10 Things You Probably Didn’t Know About Missouri Wines

10 Things You Didn't Know 2

1.  Missouri has an official state grape (and it’s a pretty awesome).

The Norton grape was named the official state grape of Missouri in 2003. Norton is a Native American grape, and believed to be one of the oldest varieties still commercially grown. Norton is known for making big, bold, dry red wine and is completely unlike any other varietal.

2. Missouri makes A LOT of wine.

Missouri wineries produce more than 900,000 gallons of wine every year. If you lined all those wine bottles up next to each other it would almost span the width of the state.

3.  Missouri is home to the 1st ever AVA. (Yes, before Napa. Cool, right?) 

AVA stands for American Viticulture Area, a designated wine grape-growing region, defined by the Alcohol & Tobacco Tax & Trade Bureau (TTB). In 1980, the TTB named Augusta the 1st AVA. The bureau cited the unique soil, climate and wines, as well as Augusta’s long history as one of America’s oldest and foremost grape and wine districts.


4. No matter where you are in the state, you’re only a short drive from the nearest winery.

Wine country is closer than you think. Missouri boasts more than 125 wineries across the state. Some areas have larger concentrations of wineries such as the Hermann, Augusta, Ste. Genevieve and Kansas City areas.

5.  Missouri is credited with saving the French wine industry in the 1870s.

Missouri entomologist, C.V. Riley, discovered American rootstock was resistant to a vineyard pest, Phylloxera, which was wreaking havoc on French vineyards. The resistant rootstock was sent overseas and grafted to French vines, helping to rebuild their industry.

Chaumette Vineyards and Winery, Ste. Genevieve6. Mapped out wine adventures await in Missouri wine country.

There are currently 9 wine trails in the state. They are all a little different and offer a unique experience, but there are 9 wine-centered trips already planned and ready to enjoy.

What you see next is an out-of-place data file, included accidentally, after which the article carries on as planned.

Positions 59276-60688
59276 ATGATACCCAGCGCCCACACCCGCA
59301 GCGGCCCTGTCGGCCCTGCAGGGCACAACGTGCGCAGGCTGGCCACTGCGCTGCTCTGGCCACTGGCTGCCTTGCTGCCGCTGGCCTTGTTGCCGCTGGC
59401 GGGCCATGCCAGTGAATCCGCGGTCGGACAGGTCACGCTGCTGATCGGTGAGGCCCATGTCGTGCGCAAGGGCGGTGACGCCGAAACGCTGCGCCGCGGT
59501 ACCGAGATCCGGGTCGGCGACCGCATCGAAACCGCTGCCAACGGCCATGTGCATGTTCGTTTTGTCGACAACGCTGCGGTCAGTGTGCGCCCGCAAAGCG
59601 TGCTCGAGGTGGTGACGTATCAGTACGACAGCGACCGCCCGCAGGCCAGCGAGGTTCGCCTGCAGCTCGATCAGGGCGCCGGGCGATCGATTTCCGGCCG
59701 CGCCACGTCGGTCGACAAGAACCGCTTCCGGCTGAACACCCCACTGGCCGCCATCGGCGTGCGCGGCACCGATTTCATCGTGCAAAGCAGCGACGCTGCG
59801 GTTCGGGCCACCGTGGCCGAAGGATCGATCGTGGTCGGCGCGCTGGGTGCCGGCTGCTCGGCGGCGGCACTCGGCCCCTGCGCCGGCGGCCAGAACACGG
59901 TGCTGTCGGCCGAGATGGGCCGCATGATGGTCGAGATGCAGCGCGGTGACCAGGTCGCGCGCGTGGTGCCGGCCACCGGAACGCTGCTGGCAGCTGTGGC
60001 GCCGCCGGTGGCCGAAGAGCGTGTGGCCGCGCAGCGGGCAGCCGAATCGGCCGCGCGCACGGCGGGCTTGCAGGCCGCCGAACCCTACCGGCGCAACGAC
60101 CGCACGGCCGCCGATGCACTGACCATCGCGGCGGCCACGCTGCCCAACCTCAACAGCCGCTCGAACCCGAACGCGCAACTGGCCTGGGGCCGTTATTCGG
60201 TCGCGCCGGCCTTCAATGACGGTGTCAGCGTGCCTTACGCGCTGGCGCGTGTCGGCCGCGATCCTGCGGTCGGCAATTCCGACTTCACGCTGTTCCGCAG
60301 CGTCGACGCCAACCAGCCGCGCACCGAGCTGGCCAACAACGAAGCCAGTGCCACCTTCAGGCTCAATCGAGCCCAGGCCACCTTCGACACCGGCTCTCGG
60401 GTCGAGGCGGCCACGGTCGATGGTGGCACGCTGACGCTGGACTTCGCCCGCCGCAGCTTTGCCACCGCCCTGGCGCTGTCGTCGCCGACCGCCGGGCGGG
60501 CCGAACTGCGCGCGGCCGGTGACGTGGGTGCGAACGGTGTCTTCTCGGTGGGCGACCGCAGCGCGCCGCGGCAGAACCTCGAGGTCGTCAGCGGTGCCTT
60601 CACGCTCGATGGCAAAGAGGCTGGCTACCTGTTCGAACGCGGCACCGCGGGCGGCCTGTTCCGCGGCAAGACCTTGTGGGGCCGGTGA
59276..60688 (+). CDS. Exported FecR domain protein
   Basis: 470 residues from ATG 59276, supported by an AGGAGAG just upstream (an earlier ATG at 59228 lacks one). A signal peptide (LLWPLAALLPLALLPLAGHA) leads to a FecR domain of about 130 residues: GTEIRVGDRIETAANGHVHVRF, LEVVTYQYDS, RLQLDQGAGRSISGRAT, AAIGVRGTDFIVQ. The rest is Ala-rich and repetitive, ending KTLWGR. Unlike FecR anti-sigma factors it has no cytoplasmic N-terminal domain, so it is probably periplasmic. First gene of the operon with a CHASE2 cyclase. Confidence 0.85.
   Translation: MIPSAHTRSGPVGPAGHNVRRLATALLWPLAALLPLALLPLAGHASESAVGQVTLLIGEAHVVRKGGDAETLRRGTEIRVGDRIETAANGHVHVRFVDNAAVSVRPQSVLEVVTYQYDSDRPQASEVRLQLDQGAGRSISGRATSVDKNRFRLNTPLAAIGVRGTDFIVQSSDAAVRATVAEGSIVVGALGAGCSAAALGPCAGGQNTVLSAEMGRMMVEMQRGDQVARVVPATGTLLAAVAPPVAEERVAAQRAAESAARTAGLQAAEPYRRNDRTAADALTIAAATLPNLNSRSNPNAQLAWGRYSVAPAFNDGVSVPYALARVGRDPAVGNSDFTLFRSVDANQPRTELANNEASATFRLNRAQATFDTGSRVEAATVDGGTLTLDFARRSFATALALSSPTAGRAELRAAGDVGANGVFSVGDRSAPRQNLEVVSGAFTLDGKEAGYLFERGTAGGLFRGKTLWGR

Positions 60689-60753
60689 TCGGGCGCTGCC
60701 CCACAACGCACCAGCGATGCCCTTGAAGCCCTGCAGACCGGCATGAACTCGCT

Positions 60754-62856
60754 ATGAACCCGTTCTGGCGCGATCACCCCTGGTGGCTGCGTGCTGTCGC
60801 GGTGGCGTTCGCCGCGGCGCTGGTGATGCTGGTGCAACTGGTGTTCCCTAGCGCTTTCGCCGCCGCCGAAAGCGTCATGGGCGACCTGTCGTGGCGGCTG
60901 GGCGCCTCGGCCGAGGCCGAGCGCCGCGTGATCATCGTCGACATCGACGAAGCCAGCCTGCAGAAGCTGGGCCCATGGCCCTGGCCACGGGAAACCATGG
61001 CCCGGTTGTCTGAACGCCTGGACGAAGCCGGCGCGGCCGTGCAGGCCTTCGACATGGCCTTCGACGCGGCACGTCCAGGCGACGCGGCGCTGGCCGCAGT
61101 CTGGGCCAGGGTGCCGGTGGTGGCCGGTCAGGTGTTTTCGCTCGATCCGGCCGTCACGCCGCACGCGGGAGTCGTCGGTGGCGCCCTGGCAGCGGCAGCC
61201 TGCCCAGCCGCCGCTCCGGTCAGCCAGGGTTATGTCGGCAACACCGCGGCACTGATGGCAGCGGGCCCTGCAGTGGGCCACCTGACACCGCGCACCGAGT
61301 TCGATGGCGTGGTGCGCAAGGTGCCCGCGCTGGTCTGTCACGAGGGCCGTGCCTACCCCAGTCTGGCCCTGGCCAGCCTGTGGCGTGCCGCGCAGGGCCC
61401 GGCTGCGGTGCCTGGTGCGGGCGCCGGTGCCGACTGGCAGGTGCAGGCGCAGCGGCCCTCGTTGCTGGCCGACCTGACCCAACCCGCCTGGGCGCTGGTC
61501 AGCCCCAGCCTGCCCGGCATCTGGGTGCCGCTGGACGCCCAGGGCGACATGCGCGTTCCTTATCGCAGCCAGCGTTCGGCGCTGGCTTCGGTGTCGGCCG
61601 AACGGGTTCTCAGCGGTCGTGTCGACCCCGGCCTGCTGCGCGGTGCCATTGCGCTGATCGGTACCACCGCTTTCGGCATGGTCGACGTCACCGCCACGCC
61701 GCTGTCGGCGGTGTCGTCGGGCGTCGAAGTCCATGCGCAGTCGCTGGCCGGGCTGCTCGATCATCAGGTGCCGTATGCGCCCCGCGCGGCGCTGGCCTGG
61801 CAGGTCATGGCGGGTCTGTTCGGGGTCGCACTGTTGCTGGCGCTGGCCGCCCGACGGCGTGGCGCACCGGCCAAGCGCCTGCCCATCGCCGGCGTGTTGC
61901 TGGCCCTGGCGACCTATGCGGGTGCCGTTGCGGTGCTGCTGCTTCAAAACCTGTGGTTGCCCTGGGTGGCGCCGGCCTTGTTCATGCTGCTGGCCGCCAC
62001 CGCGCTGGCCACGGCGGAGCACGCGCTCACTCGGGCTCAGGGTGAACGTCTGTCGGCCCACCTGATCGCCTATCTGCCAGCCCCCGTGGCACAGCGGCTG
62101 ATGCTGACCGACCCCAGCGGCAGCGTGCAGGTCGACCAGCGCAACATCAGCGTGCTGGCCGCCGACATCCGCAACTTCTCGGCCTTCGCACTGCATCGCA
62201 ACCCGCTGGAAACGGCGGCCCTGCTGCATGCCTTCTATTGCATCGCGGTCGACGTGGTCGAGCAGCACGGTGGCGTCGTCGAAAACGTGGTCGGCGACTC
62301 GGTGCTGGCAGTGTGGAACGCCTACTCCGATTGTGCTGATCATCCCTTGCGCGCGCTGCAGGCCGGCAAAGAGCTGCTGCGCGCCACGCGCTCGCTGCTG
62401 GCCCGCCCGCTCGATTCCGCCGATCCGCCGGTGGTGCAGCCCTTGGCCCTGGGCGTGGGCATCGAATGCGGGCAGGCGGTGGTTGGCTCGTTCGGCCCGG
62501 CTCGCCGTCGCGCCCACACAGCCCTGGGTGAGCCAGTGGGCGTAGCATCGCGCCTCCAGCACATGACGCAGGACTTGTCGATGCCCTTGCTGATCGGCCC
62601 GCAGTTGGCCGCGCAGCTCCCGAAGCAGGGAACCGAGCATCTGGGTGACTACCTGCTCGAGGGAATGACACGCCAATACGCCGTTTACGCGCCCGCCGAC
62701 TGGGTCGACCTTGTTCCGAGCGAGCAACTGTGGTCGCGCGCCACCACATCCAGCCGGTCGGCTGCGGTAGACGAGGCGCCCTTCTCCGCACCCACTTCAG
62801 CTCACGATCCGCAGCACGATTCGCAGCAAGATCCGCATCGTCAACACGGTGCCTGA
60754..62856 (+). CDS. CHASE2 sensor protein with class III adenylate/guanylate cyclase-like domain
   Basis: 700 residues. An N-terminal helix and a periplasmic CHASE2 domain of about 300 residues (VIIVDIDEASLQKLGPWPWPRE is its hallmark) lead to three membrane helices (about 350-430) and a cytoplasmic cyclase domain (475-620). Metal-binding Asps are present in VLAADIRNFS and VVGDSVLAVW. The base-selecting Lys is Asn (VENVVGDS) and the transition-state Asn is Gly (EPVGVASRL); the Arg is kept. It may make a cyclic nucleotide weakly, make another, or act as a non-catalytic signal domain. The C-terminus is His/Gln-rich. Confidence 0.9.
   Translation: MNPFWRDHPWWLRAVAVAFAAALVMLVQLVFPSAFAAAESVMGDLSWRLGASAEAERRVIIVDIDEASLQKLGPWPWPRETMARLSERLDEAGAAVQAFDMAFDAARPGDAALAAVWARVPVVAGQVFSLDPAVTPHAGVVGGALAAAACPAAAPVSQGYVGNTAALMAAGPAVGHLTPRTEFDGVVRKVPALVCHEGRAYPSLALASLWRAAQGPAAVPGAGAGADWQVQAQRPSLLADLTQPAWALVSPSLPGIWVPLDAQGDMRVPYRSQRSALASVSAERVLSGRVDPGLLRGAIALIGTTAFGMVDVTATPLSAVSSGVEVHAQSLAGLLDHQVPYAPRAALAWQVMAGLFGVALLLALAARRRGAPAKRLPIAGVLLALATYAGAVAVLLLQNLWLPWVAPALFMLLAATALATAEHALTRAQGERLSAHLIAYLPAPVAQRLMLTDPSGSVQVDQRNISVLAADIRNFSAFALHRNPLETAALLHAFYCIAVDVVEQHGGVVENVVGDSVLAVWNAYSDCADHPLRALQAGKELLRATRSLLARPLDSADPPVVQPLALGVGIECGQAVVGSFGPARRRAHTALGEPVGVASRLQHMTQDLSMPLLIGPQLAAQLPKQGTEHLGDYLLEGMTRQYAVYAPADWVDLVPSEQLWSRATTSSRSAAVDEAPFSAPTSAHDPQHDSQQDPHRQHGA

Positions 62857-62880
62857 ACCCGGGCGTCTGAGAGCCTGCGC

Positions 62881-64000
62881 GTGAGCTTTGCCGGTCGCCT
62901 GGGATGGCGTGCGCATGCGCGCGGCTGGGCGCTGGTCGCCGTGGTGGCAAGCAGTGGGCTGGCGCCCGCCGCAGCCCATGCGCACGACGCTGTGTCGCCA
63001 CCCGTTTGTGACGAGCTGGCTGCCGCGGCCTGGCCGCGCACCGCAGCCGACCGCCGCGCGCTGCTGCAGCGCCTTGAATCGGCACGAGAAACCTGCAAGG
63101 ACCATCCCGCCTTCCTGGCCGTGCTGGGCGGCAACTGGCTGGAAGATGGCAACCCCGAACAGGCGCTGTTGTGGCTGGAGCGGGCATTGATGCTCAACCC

7. Missouri wine regularly wins top awards at national and international competitions.

We’ll toot our own horn. Year after year, Missouri wineries bring home gold, double gold, best in class and other high-ranking awards from competitions around the world.

8. The grapes you’ve heard the most about just can’t handle Missouri (for the most part).

It’s because we’re just too cool for them, both literally and figuratively. Missouri’s weather can be a little demanding and the grapes you’re used to hearing about (Merlot, Cabernet, Chardonnay) can’t handle the cold temps during the winter and the hot summers. So, we grow Native American and French-American hybrid grapes. Some delicious varieties popular in Missouri vineyards: Norton (of course), Vignoles, Chambourcin, Chardonel, and Vidal Blanc (to name a few).

*Disclaimer: This is a generalization of the vineyards in Missouri. Some vintners are growing more commonly known grapes (AKA Vinifera), but it’s not the norm.

9. Prohibition was a big bummer for Missouri wines.

Before prohibition Missouri was 2nd in the country in wine production, just behind New York. While prohibition put the brakes on Missouri wine for a while, a renaissance is taking place. If you’ve blinked in the past 20 years, you’ve probably missed something.

10. Planning a trip to Missouri wine country is as easy as 123.

  1. Go to missouriwine.org
  2. Plan a trip using the Winery Explorer
  3. Enjoy your Missouri wine adventure!

Written by Christa Holtzclaw from the Missouri Wine and Grape Board. 

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